Since Ashgabat, Russian analysts have been reluctant to play up these problems given how committed President Vladimir Putin is to the development of ties with Iran and the opening of a new north-south corridor. But in the past, Russian and Azerbaijani experts have been nearly unanimous in concluding that, unless Iran changes its position and ratifies the 2018 accord, that alone will remain “a major stumbling block” to the opening of a new trade route from Russia to the Indian Ocean (Sputnik, July 2;, July 7).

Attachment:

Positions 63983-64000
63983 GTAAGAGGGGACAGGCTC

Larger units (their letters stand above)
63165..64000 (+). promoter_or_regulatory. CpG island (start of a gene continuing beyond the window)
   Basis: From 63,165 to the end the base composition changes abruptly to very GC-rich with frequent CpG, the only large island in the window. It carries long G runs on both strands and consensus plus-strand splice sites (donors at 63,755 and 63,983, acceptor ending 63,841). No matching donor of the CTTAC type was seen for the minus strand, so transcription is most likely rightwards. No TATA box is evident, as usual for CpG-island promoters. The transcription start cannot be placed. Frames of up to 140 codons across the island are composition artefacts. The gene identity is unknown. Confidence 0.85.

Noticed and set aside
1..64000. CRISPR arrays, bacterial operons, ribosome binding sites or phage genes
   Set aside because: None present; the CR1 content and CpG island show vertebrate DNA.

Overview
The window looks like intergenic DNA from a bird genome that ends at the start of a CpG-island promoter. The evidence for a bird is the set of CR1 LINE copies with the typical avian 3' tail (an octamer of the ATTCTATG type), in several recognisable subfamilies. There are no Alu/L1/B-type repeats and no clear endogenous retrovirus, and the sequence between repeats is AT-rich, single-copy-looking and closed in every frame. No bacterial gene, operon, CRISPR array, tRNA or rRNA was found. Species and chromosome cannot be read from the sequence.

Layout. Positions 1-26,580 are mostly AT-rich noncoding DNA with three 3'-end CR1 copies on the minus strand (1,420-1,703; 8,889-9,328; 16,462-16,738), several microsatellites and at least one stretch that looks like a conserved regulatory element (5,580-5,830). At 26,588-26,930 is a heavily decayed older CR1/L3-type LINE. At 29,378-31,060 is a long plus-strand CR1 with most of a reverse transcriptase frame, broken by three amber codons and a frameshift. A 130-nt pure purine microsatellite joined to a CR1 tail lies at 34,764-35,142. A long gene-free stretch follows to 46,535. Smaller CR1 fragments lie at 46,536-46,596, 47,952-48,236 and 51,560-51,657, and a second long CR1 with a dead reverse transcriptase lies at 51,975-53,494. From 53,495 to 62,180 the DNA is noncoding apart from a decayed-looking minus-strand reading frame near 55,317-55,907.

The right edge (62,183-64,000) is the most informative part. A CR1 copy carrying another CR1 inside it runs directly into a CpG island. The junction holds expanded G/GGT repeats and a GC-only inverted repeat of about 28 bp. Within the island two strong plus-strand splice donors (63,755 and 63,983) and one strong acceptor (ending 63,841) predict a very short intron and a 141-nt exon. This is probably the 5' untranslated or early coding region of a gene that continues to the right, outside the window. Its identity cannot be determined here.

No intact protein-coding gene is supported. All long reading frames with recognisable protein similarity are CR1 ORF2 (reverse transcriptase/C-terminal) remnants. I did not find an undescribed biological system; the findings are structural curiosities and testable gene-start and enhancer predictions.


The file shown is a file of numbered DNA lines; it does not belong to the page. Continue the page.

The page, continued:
Tehran’s continuing refusal to ratify the accord rests not only on a general sense that it did not acquire a large enough portion of the Caspian Sea but also on the fact that the 2018 accord did not resolve many outstanding issues, including the delimitation of the seabed and how dividing lines should be drawn from border points between neighboring countries. This last issue is quite serious: International law and experience offer various possible options in this regard, some of which would leave Iran in control of a larger seabed with plentiful oil and gas reserves and others of which would assign these same spaces to Azerbaijan in the northwest and Turkmenistan in the northeast. The seriousness of these unresolved issues was shown in the difficulties Baku and Ashgabat faced in working out their disagreement about demarcation lines in a disputed Caspian gas field (Stan Radar, January 22).